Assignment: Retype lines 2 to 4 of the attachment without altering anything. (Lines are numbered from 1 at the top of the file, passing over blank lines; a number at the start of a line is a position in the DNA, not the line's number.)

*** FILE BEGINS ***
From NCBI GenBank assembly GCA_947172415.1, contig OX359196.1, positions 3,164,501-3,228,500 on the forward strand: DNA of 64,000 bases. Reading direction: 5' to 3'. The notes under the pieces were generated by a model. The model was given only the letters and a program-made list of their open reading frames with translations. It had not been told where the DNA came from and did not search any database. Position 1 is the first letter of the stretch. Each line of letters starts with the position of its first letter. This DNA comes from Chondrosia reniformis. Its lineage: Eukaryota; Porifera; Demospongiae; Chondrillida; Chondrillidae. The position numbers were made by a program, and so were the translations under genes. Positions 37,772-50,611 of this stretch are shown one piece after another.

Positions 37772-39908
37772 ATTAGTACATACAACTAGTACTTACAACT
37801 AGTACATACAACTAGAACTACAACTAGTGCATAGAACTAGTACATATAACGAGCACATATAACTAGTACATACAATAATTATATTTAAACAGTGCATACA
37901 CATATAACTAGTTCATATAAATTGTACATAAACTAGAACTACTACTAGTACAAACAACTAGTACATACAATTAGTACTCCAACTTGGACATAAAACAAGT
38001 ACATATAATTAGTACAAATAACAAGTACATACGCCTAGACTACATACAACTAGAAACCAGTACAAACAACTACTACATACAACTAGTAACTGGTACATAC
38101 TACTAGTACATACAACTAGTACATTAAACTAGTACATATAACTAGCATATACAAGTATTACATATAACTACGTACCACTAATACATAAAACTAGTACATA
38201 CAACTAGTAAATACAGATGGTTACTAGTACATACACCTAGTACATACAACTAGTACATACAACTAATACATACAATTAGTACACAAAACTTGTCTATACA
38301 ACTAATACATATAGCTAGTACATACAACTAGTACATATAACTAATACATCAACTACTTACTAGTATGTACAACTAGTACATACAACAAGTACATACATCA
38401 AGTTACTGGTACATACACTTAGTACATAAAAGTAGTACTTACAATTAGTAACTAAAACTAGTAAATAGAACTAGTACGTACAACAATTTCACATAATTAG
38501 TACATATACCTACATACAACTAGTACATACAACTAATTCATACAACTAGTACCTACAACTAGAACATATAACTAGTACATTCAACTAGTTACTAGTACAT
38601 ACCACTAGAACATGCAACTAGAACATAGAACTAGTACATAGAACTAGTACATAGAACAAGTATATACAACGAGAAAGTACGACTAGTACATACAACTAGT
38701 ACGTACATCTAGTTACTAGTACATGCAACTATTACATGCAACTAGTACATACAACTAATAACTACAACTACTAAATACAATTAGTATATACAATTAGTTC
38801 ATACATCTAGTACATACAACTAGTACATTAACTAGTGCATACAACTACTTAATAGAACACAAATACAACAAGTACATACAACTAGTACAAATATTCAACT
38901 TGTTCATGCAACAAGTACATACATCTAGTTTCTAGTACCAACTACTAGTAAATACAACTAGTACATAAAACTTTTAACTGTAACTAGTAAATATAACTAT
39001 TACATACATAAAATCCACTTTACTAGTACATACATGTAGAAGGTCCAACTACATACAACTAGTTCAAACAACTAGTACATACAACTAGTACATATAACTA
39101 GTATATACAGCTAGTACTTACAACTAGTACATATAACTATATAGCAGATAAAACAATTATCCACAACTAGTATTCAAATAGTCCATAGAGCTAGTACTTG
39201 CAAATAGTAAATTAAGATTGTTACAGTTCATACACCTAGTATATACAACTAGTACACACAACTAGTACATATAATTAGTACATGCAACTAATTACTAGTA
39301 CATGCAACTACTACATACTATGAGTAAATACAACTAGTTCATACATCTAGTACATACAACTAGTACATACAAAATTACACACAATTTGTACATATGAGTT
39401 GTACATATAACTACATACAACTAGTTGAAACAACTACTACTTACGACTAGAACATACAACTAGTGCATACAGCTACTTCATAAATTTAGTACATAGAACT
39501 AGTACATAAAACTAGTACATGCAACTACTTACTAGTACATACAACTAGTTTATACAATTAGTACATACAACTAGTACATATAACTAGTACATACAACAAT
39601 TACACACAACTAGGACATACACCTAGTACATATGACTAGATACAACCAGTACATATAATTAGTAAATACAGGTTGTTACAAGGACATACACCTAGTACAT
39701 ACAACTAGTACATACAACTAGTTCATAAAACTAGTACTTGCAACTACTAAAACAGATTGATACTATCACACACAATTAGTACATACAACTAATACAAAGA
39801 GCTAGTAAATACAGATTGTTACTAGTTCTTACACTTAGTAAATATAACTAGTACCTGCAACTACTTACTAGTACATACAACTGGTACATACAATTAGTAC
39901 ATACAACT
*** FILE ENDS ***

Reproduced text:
Positions 37772-39908
37772 ATTAGTACATACAACTAGTACTTACAACT
37801 AGTACATACAACTAGAACTACAACTAGTGCATAGAACTAGTACATATAACGAGCACATATAACTAGTACATACAATAATTATATTTAAACAGTGCATACA